Janssen has its sights set on a vaccine produced by Switzerland-based AC Immune that works in a slightly different way. It targets another protein called tau thought to be more closely related to the spread of Alzheimer’s through the brain. Janssen already struck a deal with its creator that gives Janssen full rights and responsibility for developing the vaccine once it passes the first in three stages of clinical trials.
“If they're trying to develop a tau vaccine, that is quite novel,” Charles DeCarli, a neurologist and director of the Alzheimer’s Disease Center at University of California-Davis, says. “My only concern is that some tau is normal [in the brain]. The other downside is that amyloid is in the brain years and years before tau is in the brain.” DeCarli points out that even if Janssen had a vaccine ready to go today, it would take three to five years to show that the treatment is safe and effective in animals before the company could even begin clinical trials.
Overall, 120 people will work in Janssen’s new prevention center, which is to be the largest of the three initiatives that the company has just announced, at a primary facility in the Netherlands or in auxiliary labs in the U.K. and California, according to Oliver Stohlmann, vice president for research communications for Janssen.
Janssen calls its second initiative a “disease interception accelerator” and says it will focus on detecting and treating diseases long before symptoms occur. The accelerator is headquartered in New Jersey and currently staffed with four people. “We haven't been as good at saying how one progresses from being susceptible to an illness to actually becoming ill,” Hait says. “I think once we start digging in and understanding this, then we can start intervening.”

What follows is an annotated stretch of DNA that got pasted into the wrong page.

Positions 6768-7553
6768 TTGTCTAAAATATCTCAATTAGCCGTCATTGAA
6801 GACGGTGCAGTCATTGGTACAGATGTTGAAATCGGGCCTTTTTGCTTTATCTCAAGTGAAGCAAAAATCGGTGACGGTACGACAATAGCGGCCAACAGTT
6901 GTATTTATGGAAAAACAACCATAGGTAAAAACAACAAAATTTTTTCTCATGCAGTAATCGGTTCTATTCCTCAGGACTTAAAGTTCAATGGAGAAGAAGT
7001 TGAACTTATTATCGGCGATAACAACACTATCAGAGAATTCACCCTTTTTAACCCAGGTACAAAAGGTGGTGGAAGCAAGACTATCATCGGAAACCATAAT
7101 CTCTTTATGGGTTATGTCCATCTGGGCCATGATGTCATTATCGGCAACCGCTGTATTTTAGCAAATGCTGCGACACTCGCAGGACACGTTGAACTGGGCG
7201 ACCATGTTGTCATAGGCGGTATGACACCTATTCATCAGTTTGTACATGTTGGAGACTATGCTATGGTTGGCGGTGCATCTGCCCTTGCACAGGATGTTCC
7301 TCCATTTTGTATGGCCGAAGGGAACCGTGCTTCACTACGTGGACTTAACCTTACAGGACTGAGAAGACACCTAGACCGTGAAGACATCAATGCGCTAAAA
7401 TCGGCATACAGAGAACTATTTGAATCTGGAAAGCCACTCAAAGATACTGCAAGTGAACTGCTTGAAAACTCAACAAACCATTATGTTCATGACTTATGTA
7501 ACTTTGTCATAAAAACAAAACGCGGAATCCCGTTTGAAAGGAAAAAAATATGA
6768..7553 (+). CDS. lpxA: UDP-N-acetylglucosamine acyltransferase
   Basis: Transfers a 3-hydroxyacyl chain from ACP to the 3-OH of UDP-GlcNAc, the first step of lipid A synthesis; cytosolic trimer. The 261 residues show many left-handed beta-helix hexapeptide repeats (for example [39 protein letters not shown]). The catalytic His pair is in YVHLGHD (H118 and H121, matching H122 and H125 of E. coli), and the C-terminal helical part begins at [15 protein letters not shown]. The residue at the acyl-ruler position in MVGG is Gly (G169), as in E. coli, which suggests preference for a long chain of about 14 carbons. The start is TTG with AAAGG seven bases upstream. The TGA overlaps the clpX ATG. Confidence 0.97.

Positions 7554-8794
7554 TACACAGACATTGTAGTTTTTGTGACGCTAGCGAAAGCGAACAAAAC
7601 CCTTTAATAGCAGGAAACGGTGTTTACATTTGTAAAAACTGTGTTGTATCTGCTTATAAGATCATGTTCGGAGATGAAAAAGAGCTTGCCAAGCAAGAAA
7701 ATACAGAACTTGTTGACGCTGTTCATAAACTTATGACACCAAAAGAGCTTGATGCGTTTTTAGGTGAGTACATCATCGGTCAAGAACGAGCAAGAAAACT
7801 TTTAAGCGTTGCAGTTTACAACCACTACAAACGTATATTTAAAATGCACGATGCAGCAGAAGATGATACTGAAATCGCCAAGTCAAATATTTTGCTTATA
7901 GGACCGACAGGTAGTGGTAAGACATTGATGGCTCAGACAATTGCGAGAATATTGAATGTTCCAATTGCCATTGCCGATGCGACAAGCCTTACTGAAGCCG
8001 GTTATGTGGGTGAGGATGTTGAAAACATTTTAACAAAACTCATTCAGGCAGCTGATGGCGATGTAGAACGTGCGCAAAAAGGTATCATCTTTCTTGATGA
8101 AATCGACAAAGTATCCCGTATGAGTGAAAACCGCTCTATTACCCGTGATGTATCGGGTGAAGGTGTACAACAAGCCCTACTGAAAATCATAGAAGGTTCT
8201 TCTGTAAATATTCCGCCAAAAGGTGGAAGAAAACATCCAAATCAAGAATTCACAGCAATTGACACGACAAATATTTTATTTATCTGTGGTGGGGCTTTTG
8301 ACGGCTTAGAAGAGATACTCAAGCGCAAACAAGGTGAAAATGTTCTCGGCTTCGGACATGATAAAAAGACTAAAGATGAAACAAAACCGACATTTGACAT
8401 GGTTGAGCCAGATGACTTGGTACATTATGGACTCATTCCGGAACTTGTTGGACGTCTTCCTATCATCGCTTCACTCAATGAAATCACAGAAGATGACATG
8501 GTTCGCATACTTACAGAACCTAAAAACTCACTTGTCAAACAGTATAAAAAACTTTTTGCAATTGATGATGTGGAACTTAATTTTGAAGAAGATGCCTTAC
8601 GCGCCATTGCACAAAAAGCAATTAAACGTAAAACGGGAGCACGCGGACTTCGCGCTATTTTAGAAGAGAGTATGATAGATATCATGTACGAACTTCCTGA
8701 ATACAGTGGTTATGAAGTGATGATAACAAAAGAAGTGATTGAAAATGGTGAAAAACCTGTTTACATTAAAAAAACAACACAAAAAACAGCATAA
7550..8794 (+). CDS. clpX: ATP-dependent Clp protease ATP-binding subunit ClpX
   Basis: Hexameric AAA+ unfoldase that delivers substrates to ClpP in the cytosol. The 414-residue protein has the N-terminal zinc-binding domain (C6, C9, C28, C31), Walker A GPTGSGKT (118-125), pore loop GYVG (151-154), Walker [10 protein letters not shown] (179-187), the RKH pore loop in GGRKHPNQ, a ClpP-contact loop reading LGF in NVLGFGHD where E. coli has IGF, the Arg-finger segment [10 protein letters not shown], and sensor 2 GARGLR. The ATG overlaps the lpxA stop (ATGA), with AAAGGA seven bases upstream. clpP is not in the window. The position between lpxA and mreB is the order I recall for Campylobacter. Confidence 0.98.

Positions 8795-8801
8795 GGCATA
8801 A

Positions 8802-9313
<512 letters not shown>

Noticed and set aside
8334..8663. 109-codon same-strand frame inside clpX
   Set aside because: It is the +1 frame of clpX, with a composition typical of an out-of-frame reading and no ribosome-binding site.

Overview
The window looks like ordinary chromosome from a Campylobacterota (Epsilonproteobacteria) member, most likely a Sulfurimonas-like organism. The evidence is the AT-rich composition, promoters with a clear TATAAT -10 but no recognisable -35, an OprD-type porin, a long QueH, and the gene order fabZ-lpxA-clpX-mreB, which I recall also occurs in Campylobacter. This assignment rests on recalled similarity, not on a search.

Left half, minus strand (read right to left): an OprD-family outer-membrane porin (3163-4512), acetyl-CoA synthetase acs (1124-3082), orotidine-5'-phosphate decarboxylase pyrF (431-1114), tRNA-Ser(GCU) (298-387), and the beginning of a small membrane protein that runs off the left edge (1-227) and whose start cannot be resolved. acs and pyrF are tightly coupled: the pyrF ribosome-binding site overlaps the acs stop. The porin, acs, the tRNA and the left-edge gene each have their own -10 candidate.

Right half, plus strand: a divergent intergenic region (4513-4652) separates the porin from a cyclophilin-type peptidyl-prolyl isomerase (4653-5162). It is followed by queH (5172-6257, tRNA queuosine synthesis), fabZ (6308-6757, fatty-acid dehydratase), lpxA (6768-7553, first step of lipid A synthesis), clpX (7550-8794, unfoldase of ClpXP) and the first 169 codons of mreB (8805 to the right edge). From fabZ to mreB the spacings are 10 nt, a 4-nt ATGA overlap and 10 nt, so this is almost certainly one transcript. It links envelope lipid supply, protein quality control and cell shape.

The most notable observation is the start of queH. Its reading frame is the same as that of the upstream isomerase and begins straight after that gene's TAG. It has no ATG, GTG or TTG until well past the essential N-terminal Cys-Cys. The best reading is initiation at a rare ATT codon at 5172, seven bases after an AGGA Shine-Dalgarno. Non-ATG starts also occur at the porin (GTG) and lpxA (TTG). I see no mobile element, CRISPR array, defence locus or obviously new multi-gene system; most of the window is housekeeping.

For example, many doctors currently prescribe statins to lower patients’ cholesterol and prevent heart attacks. Hait adds: “Right now, we equate disease with illness but really, many diseases start many, many years before illness.”
Janssen has announced that staff at the accelerator will first look for ways to ward off Type 1 diabetes through a partnership with JDRF, the nation’s largest research and advocacy organization for efforts to fight the disease.
An early warning that comes far ahead of any that is currently available could help researchers to delay the onset of diabetes or reduce the likelihood that a patient would need to use insulin injections to manage it.
The final new priority on Janssen’s list is the human microbiome -- the term for the trillions of microbes that live in the human body. Many scientists believe these microbes play a key role in maintaining health, but researchers are just beginning to understand the organisms' connection to well-being. Janssen is certainly not alone in turning its attention toward this mysterious but potentially powerful array of microorganisms. In fact, whole companies have been created to do exclusively this.
However, Janssen has made the greatest commitment among major drug companies toward this end, including collaborations with Second Genome for autoimmune diseases and Vedanta, which is making a treatment for inflammatory bowel disease. The director of Janssen’s new microbiome institute has only just been hired and Stohlmann did not share details on how large it will be, though he did say that most of the research will be done in Cambridge, Massachusetts, or Belgium.
Stohlmann also says the overall research and development budget of Janssen will remain the same and that resources will be reallocated to support all three of the new initiatives.